3. Sadly, American-Armenians, in blaming Obama for all this, are bashing the wrong pinata. They need to look behind the curtain and find exactly out who is putting pressure on him to ditch his prior support for Armenian issues, which I believe was sincere. As we all know, there are some very powerful, anti-Armenian forces working behind the scenes in the US.  The answer to this problem lies there, not with Obama himself. No man is an island, and that includes Obama. 

  4. As an Armenian-American, I do not personally feel betrayed. I always took what Obama said with a grain of salt. I did support him and still do, but had the foresight to know that politics is politics and politicians will always promise things they cannot deliver on. It’s a fact of life. All the people who are now up in arms, if you could, would you go back in time and vote for McCain? Do you really think McCain would do any better in terms of addressing the Genocide issue? I don’t.  Yes I am disappointed, but not terribly surprised with what has happened. At the very least, President Obama did say that his views had not changed. That’s something.  As long as Armenia has a prime minister who refuses to stand up for his people, we will be continue to be considered a “small tribe of uninportant people.”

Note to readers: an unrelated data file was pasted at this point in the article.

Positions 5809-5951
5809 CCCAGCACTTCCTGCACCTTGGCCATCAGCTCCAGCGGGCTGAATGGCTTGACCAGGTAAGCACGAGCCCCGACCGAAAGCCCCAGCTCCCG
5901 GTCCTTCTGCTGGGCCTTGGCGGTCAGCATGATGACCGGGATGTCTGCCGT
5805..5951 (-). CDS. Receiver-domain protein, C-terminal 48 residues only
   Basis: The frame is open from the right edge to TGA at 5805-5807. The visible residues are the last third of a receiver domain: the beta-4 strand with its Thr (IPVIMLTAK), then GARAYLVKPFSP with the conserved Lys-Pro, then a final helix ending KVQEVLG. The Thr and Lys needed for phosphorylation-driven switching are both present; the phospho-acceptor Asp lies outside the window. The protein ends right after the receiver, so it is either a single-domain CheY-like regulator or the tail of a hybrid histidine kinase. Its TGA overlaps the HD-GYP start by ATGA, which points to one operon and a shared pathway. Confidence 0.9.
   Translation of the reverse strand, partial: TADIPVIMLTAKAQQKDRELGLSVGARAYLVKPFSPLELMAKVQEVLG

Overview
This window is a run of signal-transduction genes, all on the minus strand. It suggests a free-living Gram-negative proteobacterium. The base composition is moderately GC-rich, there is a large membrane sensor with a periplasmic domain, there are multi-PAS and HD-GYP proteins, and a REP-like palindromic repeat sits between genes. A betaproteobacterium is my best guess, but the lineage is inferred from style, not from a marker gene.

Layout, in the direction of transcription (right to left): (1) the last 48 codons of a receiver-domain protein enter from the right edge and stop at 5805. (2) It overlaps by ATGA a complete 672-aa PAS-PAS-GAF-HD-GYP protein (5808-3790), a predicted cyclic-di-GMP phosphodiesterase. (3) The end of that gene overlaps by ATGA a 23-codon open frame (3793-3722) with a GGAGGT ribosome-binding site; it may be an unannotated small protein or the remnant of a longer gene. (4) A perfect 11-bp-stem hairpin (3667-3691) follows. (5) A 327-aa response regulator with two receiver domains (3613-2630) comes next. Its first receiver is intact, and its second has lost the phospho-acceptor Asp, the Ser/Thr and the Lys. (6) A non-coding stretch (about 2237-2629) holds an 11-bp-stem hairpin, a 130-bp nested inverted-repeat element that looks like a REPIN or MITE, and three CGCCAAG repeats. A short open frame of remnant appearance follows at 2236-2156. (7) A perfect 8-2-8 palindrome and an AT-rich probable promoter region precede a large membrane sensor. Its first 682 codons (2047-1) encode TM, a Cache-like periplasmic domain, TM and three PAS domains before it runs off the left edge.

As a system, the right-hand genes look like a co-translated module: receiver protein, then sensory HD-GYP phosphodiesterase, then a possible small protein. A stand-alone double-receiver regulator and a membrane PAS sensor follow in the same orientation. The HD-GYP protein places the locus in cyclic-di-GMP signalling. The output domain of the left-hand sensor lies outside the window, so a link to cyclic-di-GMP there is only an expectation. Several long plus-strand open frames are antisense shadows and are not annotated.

5. Why is this such a grave disappointment for Armenians, as if such a thing has never happened before? Genocide recognition by the president of the US will not happen so long as Turkey remains an important ally in that region. It’s out of President Obama’s control–especially when he was running for office and promised to recognize the Genocide. It’s not Obama’s fault, it’s the fault of the system put into place long before him by State Department policies to serve US interests. What choice did Armenians have, John McCain? Would he have done anything different? Of course not. It’s not Obama’s fault, give it up.

    Let’s focus on the Armenian leadership and point the finger of blame at them. They are the ones who are putting Armenia’s long-term interests at risk and the Armenian cause in jeopardy of becoming irrelevant by building on the infamous “road map” that was signed on April 22. The Armenian leadership is working hard at opening the Turkish border–that will be detrimental to Armenia’s future, namely its self sustainability and indeed, its culture. Genocide recognition by Turkey would never happen after that, because in the spotlight Europe and the US will applaud the Turkish authorities for opening the border and paving a road for a new future in Armenian-Turkish relations. Do we really want that to happen without having our due justice? If we don’t, then let’s put pressure on the Armenian government to stop giving in to pressure from the US, not to mention Turkey. Why are Armenians not making noise about the “road map” agreement? This issue is far more important right now than Obama going back on his word. Let’s give Obama a break. He has three more chances to recognize the Genocide–who’s to say that he won’t?